Monday, January 27, 2014
A block party. In northern Illinois January. With wind chills registering in the forty below zero range for a few weeks in a row, we hadn’t seen the sweet face of a neighbor in a number of days. Layered up in insulated underwear, flannels, lined jeans, and wooly socks we remained holed up indoors awaiting a break in the unrelenting polar vortex or something of the sort. We were most assuredly safe and warm, which in and of itself was indeed a blessing, although quite completely disconnected, insulated, isolated really, from the world out there even next door; kind of lonely. Then came the phone call which was an invitation to a neighborhood block party; a lifeline. With snow to our knees and scarves around our faces, we excitedly trudged through the elements carrying our dish-to-pass to the home of the block party planners. The glowing warmth inside pulled each and every neighbor right into the happily boisterous block party. Glorious interactions from serious to hilarious and everything in between, catching up on life, and watching the fireplace fire sparkling in everyone’s eyes, it was a critical and delightful evening of re-connecting. We need each other. We do better and feel better and everything better when we exist in community. A smile shared is a double blessing. Laughter shared makes the heart joyful. Tears shared makes the burden a bit lighter. A meal shared builds community, builds connection, builds a bridge. A block party in January? Absolutely yes!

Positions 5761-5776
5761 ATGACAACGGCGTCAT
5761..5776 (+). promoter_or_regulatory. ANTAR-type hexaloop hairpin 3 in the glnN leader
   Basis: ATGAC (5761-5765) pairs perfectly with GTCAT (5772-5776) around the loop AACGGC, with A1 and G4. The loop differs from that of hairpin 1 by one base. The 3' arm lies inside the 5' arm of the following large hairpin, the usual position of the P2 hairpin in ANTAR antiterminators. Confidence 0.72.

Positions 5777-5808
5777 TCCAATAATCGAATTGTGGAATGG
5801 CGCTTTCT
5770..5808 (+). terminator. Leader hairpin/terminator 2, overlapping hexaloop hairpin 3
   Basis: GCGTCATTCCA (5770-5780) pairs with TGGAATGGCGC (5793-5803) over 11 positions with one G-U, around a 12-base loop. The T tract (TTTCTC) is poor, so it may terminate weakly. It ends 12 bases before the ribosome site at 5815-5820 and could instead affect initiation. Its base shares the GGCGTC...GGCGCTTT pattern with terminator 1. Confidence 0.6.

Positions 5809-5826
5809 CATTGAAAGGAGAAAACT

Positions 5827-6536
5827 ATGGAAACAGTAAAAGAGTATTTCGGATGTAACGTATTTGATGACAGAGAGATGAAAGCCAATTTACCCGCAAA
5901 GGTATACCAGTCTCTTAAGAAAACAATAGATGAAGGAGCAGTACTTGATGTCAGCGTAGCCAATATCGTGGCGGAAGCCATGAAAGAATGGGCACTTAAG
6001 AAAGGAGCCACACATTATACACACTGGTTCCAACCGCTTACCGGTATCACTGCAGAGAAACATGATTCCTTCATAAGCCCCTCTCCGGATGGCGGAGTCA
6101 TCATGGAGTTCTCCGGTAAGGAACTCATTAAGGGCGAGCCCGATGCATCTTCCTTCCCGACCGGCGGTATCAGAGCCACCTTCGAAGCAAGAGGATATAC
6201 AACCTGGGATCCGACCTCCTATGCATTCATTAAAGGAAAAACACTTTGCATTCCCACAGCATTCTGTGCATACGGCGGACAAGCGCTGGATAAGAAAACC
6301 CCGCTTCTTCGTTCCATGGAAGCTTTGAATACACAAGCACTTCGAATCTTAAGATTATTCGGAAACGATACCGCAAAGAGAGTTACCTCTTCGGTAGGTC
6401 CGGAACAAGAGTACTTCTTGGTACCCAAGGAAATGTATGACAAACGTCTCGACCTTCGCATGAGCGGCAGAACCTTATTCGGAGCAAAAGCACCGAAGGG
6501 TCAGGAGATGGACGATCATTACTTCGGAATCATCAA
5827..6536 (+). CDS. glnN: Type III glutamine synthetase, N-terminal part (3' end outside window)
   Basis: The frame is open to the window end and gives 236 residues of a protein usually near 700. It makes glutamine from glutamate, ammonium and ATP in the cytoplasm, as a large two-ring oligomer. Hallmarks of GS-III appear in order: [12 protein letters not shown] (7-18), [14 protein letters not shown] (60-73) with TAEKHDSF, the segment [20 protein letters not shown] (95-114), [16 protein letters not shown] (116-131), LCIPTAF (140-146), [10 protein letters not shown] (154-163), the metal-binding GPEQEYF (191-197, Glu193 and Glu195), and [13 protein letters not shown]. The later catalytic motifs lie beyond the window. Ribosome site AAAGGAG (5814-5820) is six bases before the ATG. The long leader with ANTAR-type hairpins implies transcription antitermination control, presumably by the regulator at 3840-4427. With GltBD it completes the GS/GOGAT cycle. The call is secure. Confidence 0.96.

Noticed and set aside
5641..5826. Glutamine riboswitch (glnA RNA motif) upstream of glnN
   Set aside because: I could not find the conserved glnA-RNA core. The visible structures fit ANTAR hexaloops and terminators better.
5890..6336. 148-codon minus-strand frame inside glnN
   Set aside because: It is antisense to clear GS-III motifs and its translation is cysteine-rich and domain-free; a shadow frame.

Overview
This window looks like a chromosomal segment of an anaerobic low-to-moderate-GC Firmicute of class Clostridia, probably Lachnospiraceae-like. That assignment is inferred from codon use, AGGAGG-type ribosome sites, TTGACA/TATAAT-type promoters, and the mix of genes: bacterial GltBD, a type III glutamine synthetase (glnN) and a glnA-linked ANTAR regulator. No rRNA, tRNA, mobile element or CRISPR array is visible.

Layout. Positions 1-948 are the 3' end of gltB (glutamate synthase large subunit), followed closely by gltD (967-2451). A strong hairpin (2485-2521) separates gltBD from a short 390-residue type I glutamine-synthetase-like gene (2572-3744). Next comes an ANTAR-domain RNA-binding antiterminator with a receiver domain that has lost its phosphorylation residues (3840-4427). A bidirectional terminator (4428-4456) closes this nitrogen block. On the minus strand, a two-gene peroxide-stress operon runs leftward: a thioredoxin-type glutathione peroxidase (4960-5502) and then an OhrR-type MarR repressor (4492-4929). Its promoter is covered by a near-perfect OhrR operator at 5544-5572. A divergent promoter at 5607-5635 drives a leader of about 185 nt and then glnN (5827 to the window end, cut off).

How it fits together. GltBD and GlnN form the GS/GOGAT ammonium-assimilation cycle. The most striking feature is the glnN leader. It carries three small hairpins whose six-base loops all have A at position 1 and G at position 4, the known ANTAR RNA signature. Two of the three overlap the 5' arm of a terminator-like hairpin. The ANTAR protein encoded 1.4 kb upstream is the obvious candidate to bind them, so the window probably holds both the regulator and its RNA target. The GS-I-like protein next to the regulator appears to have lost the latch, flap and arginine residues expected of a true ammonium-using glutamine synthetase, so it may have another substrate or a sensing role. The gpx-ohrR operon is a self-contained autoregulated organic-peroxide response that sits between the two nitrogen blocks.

Wednesday, January 8, 2014
It is winter in the Midwest. Temperatures during the past week have hovered in the sub-zero range with wind chills dipping near thirty below. The snow is deep and has been swept into impassable drifts along both highways and country roads. The whistling wind sneaks into homes through unseen cracks supremely taxing even the heartiest of furnaces and demanding multiple layers of woolen sweaters and fleecy blankets for all inhabitants. It is winter in the Midwest. Rosy cheeks, piping hot homemade soup, and fireplaces a’blaze are the order of the day, and we smile for each delicate, unique snowflake that lands gently on a tongue. Although the wintry conditions are certainly extreme and undeniably dangerous, there is a stillness and a peace and a wonder-filled beauty about the snow. It’s a sparkling, chilly blanket that frosts the landscape like a fluffy dollop of butter cream frosting atop a scrumptious cupcake. To stand outside in the snow, to walk in it, to traverse it in snowshoes or skis is to understand the stillness of it, which without the experience of it is completely indescribable. The chaos and cacophony of life at its outrageously presto pace, in its constant stereophonic dissonance, with its hyper-stimulation of lights, colors, and images can indeed numb the senses with all of its uber-overdoneness. How can we be still? How can our children understand peace? How can we learn to quiet our hearts and rest our souls? Beneath a blanket of snow, the earth sleeps for an entire season, animals hibernate, and farmers move indoors and rest their fields. In the stillness of the winter, the stars in the night sky seem to twinkle with greater intensity, the creaking and humming sounds of the forest are seemingly amplified, and if far enough north, the glory of the northern lights dancing across the heavens in surreal technicolor splendor is beyond breath-taking. In stillness there is infinite room for creativity and imaginative pensivity because those things that crowd and clutter our lives and bring much noise are delightfully absent. When there is stillness or peace around, it feels somehow easier to find a quiet place within. As we warm our hands during the coldness of this winter, may we be reminded to also quiet our hearts, for in the quietness, in the stillness, in the peace there is a longed for and much needed joy, comfort, rest, and restoration.